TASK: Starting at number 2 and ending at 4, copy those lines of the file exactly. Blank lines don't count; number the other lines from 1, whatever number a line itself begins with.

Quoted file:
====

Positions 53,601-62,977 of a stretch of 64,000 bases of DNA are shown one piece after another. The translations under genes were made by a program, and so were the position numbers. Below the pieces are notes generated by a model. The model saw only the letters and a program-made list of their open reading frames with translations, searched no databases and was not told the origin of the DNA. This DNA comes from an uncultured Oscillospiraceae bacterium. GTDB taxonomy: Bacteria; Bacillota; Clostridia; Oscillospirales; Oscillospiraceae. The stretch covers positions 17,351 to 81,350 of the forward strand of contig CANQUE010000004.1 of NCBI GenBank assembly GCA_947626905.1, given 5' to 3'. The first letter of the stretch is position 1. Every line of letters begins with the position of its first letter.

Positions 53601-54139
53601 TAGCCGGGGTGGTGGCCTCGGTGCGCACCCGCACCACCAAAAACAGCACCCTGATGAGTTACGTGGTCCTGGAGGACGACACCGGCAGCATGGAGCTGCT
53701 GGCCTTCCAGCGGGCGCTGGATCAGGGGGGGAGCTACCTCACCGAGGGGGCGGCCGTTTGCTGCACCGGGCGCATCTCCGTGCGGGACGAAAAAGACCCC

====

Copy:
Positions 53601-54139
53601 TAGCCGGGGTGGTGGCCTCGGTGCGCACCCGCACCACCAAAAACAGCACCCTGATGAGTTACGTGGTCCTGGAGGACGACACCGGCAGCATGGAGCTGCT
53701 GGCCTTCCAGCGGGCGCTGGATCAGGGGGGGAGCTACCTCACCGAGGGGGCGGCCGTTTGCTGCACCGGGCGCATCTCCGTGCGGGACGAAAAAGACCCC